|US7196788 *||Jun 15, 2004||Mar 27, 2007||Ikonisys, Inc.||Device and method for detecting and localizing cells by means of photosensitive waveguides|
|US7477820||Mar 27, 2007||Jan 13, 2009||Ikonisys, Inc.||Device and method for detecting and localizing cells by means of photosensitive waveguides|
|US7951583||Mar 8, 2007||May 31, 2011||Plc Diagnostics, Inc.||Optical scanning system|
|US8187866||May 17, 2011||May 29, 2012||Plc Diagnostics, Inc.||Optical scanning system|
|US8288157||Sep 12, 2008||Oct 16, 2012||Plc Diagnostics, Inc.||Waveguide-based optical scanning systems|
|US8675199||Apr 28, 2010||Mar 18, 2014||Plc Diagnostics, Inc.||Waveguide-based detection system with scanning light source|
|US8747751||Jun 10, 2009||Jun 10, 2014||Plc Diagnostics, Inc.||System and method for nucleic acids sequencing by phased synthesis|
|US8774488||Mar 11, 2011||Jul 8, 2014||Cellscape Corporation||Method and device for identification of nucleated red blood cells from a maternal blood sample|
|US20040223151 *||Jun 15, 2004||Nov 11, 2004||Tsipouras Petros||Device and method for detecting and localizing cells by means of photosensitive waveguides|
|US20070211985 *||Mar 8, 2007||Sep 13, 2007||Plc Diagnostics, Inc.||Optical Scanning System|
|US20080131064 *||Mar 27, 2007||Jun 5, 2008||Ikonisys, Inc.||Device and method for detecting and localizing cells by means of photosensitive waveguides|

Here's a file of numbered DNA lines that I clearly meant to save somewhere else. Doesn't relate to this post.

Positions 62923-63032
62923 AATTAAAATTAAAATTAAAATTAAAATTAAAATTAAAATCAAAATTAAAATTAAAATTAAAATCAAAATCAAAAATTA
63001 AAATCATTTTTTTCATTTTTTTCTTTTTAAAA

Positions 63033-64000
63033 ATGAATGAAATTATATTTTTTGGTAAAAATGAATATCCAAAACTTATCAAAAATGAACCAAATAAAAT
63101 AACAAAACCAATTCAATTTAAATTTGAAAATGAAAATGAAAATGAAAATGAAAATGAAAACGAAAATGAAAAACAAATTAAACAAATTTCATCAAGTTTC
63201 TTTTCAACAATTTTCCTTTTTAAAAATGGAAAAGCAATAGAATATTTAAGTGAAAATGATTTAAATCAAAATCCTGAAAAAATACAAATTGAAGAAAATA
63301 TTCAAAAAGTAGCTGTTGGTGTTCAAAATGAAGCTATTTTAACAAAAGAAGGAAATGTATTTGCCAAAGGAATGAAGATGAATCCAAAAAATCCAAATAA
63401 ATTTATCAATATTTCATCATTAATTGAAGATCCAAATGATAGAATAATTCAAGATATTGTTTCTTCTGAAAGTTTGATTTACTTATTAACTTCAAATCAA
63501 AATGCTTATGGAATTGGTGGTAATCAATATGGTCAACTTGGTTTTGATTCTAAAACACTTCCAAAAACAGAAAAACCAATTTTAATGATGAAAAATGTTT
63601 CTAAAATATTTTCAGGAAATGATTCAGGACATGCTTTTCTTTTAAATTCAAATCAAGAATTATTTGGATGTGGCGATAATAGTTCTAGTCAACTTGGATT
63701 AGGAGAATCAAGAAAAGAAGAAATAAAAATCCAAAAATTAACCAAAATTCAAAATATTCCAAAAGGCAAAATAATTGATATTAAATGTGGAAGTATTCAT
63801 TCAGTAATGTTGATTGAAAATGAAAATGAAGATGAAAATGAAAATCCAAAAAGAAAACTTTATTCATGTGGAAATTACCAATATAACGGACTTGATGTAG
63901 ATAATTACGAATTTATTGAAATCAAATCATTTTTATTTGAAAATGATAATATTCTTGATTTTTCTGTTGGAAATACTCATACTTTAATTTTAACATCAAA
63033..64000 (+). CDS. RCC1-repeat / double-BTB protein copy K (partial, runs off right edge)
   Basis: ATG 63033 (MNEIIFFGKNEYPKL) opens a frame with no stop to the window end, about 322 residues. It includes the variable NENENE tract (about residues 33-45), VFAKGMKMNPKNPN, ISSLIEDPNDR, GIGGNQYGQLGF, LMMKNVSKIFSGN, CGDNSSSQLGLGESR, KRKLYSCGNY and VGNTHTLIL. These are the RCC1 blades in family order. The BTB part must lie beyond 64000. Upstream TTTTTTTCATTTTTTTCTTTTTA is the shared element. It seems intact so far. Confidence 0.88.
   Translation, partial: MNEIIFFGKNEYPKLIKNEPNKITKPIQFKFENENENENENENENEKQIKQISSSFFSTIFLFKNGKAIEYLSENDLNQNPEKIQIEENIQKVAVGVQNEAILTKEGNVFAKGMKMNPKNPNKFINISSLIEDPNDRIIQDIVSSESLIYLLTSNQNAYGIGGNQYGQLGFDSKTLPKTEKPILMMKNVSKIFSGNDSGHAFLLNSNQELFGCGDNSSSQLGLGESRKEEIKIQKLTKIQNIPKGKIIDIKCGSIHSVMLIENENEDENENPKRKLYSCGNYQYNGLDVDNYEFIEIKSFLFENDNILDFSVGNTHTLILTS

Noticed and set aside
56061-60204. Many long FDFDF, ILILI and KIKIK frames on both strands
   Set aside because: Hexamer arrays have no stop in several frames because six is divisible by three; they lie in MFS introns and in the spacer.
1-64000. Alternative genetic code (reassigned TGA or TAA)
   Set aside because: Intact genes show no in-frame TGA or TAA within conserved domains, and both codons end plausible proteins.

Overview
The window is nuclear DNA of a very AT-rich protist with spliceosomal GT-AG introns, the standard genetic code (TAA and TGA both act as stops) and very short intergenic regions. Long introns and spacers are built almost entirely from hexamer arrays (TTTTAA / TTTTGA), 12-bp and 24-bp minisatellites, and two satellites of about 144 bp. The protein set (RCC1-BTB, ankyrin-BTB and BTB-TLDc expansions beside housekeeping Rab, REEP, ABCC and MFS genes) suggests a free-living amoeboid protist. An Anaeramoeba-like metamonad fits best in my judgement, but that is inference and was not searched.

|US20090068668 *||Sep 12, 2008||Mar 12, 2009||Plc Diagnostics, Inc.||Waveguide-Based Optical Scanning Systems|
|US20140178861 *||Feb 28, 2014||Jun 26, 2014||Reuven Duer||Waveguide-based detection system with scanning light source|
|U.S. Classification||250/458.1, 385/12|
|International Classification||G01N21/64, G01N21/77|
|Cooperative Classification||G01N21/7703, G01N21/6428|
|European Classification||G01N21/64H, G01N21/77B|
|Mar 30, 2001||AS||Assignment|
|Jul 22, 2002||AS||Assignment|
|Dec 17, 2007||FPAY||Fee payment|
Year of fee payment: 4
|Feb 20, 2012||REMI||Maintenance fee reminder mailed|
|Jul 6, 2012||FPAY||Fee payment|
Year of fee payment: 8
|Jul 6, 2012||SULP||Surcharge for late payment|
Year of fee payment: 7